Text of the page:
• limited involvement of the nervous system (Dalmau, unpublished data). The reasons for the better outcome of patients with anti-Ma2 encephalitis are unclear. However, this disorder frequently associates with testicular germ-cell tumors, which in contrast to other cancers can be completely removed and are very responsive to oncological treatments. Although PND of the CNS usually do not respond to immunotherapy alone, there are several case reports of patients who stabilized or improved after immunosuppression or immunomodulatory treatments, such as plasma exchange or intravenous immunoglobulins (IVIg).[58,61] The main disorders that may show response to immunotherapy or corticosteroids are opsoclonus-myoclonus and limbic encephalitis.[7,22] A recent series of selected patients (Rankin disability score between 2 and 4) with diverse PND showed that in patients without a known tumor, immunotherapy (plasma exchange and oral cyclophosphamide) at the early stages of the PND may result in improvement; patients with multifocal encephalomyelitis were not included.[62] Figure 1. Recommended approach to treatment of PND of the CNS. AMay include IVIg and/or intravenous or oral steroids and/or plasma exchange. BMay include cyclophosphamide and/or rituximab, or tacrolimus. Variable efficacy (class 4 to 5 level of evidence) has been reported for IVIg, steroids, plasma exchange, or protein-A immunoglobulin G absorption, cyclophosphamide, and rituximab.[58,75-77] Tacrolimus has been suggested as treatment;[78] clinical studies are not available. *Because patients with limbic encephalitis or opsoclonus/myoclonus may show dramatic improvement to immunosuppression, patients with these two disorders and KPS < 50 may be considered for immunosuppression. KPS, Karnofsky performance status.  Assessment of the Clinical Efficacy of Antitumor Immunity It has been suggested that paraneoplastic immunity is clinically effective in controlling tumor growth, accounting for the small size and limited metastatic burden of tumors associated with PND. However, there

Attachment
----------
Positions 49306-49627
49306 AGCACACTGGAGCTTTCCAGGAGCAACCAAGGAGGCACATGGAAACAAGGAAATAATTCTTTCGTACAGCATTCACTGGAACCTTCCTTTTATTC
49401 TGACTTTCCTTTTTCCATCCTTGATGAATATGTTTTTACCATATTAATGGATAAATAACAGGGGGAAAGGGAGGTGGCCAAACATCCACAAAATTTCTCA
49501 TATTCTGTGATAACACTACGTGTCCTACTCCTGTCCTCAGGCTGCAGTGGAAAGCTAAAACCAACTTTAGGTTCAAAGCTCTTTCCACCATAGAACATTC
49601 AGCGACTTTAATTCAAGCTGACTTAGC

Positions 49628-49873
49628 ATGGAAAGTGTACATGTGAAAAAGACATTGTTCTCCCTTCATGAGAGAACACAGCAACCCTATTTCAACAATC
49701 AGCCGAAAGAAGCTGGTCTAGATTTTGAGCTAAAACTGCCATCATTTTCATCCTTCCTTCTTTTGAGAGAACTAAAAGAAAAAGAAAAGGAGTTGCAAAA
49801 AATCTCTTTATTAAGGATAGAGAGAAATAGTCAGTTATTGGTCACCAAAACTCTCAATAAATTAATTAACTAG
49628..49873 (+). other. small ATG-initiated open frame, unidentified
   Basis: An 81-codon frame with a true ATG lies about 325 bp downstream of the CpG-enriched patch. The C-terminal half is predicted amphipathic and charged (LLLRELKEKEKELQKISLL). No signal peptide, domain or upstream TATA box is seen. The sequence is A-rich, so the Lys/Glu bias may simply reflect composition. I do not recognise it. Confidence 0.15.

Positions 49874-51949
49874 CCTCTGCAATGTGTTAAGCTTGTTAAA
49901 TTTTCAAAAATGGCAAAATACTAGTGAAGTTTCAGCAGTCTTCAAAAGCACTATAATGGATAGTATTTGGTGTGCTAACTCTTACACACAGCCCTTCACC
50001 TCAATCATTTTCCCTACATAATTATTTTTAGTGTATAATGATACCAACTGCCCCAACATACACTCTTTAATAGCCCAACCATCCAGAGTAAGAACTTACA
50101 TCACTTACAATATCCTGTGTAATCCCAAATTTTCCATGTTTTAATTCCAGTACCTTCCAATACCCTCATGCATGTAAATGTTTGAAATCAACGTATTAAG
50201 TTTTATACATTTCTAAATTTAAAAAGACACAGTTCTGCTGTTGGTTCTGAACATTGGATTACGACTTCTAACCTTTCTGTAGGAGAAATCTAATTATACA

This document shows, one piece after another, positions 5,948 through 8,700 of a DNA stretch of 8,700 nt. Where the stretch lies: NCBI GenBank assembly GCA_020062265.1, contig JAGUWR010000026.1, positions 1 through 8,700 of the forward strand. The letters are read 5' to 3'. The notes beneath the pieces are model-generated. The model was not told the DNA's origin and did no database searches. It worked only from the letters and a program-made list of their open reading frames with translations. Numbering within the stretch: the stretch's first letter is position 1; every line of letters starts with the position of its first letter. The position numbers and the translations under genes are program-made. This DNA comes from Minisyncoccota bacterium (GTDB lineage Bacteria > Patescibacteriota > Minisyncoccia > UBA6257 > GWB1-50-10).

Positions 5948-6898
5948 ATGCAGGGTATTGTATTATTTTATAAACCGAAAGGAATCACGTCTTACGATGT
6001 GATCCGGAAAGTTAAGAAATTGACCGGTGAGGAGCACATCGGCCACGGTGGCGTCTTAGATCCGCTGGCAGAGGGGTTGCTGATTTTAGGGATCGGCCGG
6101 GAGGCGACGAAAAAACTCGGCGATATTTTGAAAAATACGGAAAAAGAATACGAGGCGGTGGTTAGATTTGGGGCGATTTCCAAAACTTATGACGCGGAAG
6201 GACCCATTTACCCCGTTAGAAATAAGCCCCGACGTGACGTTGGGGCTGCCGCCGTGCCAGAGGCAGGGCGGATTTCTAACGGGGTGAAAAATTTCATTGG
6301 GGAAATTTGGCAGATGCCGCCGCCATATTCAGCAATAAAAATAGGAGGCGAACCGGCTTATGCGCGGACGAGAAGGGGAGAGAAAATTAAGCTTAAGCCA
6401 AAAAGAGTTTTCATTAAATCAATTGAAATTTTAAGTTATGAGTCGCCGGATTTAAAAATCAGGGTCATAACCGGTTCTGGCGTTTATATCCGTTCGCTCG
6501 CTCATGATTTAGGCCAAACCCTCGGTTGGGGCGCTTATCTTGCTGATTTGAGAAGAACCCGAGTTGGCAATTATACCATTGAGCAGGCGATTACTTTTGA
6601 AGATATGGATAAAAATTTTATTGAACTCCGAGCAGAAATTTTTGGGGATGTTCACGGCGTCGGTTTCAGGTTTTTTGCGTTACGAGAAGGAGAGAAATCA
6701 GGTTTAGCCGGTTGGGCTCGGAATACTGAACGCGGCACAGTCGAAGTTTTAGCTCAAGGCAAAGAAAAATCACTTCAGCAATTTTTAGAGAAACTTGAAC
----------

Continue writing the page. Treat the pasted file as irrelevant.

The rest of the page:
• are only two clinical series, both in patients with SCLC, supporting this hypothesis. One study was conducted in patients without PND and showed that those with low titers of anti-Hu antibodies were more likely to have limited tumor stage and better response to chemotherapy than patients without antibodies. [63] In this study the strongest association was between the presence of anti-Hu antibodies and increased response to chemotherapy; the mechanisms underlying the chemosensitivity were not examined. The second study compared SCLC patients with and without LEMS and found that patients with LEMS had longer survival. Because 14 of the 15 LEMS patients developed the neurological disorder before the tumor diagnosis, a lead-time bias could not be ruled out. In addition to these two series, other data supporting clinically effective antitumor immunity derives from a small number of patients with spontaneous tumor regression.[64-67] However, the evidence for the tumor regression is often unclear. Some of the reported patients received oncological treatment and therefore the tumor regression was not spontaneous;[66] others lacked pathological demonstration of a tumor;[65,66] and others did not have detectable immune responses.[67] Despite experimental evidence that some patients with PCD develop cytotoxic T-cell responses against the paraneoplastic antigen (Yo or CDR2) expressed by the tumor,[68] all series of patients with anti-Yo- associated PCD raise doubt on the efficacy of the antitumor immune response.[40,60] For example, in a series of 19 patients with PCD, the neurological disorder preceded or coincided with the diagnosis of the cancer in 15 patients, and in seven the paraneoplastic antibodies led to exploratory laparotomy. Despite this, 72% of all patients had stage III ovarian cancer.[69] In another series, 34 of 55 patients with anti-Yo- associated PCD developed neurological symptoms that led to the search for cancer, usually ovarian or breast cancer.[40] Regardless of this lead-time bias, seven patients had widely metastatic cancer and 26 regional metastases, a figure closely similar to that encountered in patients without PND. In another series of 34 patients with anti-Yo-associated PCD, all 12 patients with breast cancer and 15 of 18 patients with gynecological cancers had metastatic lymph nodes at the time of tumor diagnosis.[60] The median survival was 100 months for patients with breast cancer and 22 for those with gynecological cancer. All large series of patients with PND of the CNS suggest a lead-time bias of early tumor diagnosis as a result of increased surveillance.[5,35,47,60,69-71] In each of these studies most patients developed PND before the tumor diagnosis, and none of the patients had spontaneous tumor regression. Furthermore, recent FDG- PET studies in SCLC patients without PND show that ~60% have limited disease at the time of tumor diagnosis.[72] These studies suggest that with better diagnostic techniques the tumor staging of patients without PND is becoming similar to that of patients with PND in whom the neurological disorder or detection of antibodies prompt the search for cancer. Furthermore, in two series of patients with PND the use of immunotherapy did not favor tumor growth as one would expect if the antitumor immune response was clinically effective.[62,73] Overall, rather than an effective antitumor immunity, most clinical series of PND suggest that the immune response is triggered at early stages of cancer development and that the neurological symptoms forewarn of the presence of a tumor that otherwise would have clinically manifested months or years later. For example, carcinoma in situ of the testis (also known as intratubular germ-cell tumor) takes ~5 years to become invasive, and therefore detectable.[74] We reported two patients whose PND led to the diagnosis of carcinoma in situ of the testis at the preinvasive stage.[13]  General Treatment Strategy for PND of the CNS In summary, data from the above studies suggest: (1) the diagnosis and treatment of the tumor is the main factor associated with stabilization or improvement of PND and should be the main goal in the management of these disorders; (2) there is no evidence that immunosuppression favors tumor growth in PND patients; and (3) some patients benefit from immunosuppression. In view of these conclusions, a general treatment strategy for PND of the CNS is proposed (Fig. 1).[75-78] Because the simultaneous use of chemotherapy and some immunosuppressants may result in significant